Computational materials science based on atomistic simulations

Although the strength, ductility and toughness are most important characteristics for structural materials, there is trade-off relationship between strength and ductility/toughness. A great number of efforts have been devoted to improve the mechanical properties. Controlling "Defect texture" and "alloying" are typical guidelines and empirical approaches have been traditionally used to improve these properties. However, nano- and meso-scopic feature of defect behavior should be understood for more advanced materials design. Here, we have dedicated to develop two approaches: (A) direct modeling and simulations for complicated defect structures, and (B) Non-empirical approaches to evaluate the mechanical properties based on DFT calculations (Fig. 1).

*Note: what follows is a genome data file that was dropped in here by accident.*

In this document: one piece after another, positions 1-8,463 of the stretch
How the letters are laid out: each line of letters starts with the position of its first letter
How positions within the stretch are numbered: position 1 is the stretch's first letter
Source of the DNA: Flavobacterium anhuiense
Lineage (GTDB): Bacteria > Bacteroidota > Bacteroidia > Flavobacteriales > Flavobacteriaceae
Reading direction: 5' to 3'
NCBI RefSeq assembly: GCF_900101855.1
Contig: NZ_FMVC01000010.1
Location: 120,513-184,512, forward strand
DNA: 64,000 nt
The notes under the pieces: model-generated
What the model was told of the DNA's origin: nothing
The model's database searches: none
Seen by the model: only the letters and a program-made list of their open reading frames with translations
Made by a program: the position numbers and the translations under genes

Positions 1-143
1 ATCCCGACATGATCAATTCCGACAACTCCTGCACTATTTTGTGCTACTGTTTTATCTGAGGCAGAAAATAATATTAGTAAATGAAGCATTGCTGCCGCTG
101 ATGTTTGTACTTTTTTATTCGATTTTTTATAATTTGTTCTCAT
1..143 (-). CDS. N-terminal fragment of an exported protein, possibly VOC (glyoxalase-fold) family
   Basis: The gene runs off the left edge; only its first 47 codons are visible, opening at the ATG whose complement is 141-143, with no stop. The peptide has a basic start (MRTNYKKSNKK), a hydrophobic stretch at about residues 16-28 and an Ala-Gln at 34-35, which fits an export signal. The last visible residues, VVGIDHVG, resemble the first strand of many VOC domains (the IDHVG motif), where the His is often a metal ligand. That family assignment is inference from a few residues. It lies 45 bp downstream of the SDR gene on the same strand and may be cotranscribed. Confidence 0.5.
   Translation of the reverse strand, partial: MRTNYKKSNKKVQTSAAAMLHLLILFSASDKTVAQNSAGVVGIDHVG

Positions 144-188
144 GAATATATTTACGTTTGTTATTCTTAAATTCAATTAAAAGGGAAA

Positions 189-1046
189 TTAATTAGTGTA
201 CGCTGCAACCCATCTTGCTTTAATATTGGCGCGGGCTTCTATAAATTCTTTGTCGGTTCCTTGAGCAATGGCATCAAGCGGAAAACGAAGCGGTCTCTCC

Fig. 1 Schematic images for the improvement of mechanical properties.

(A)We have developed a hybrid parallel atomistic simulation and visualization codes using MPI-IO and applied to the collective defect dynamics of the large-scale atomic models as shown in Fig. 2. Complicated defect dynamics such as defect nucleation and interaction under deformation can be treated directly by atomistic simulations.


Fig.2 Atomic model for defect structures and parallel computation technique.

(B) We have developed some approaches to evaluate thermodynamic and mechanical properties. Figure 3 shows conceptional images. Here, DFT calculations are employed to evaluate the free energy calculations for thermodynamic properties. The stacking fault energy (SFE) and the energy of dislocation core calculated by DFT are combined with some analytical models to estimate the mechanical properties.


Fig. 3 Theoretical background for mechanical properties derived from DFT calculations.

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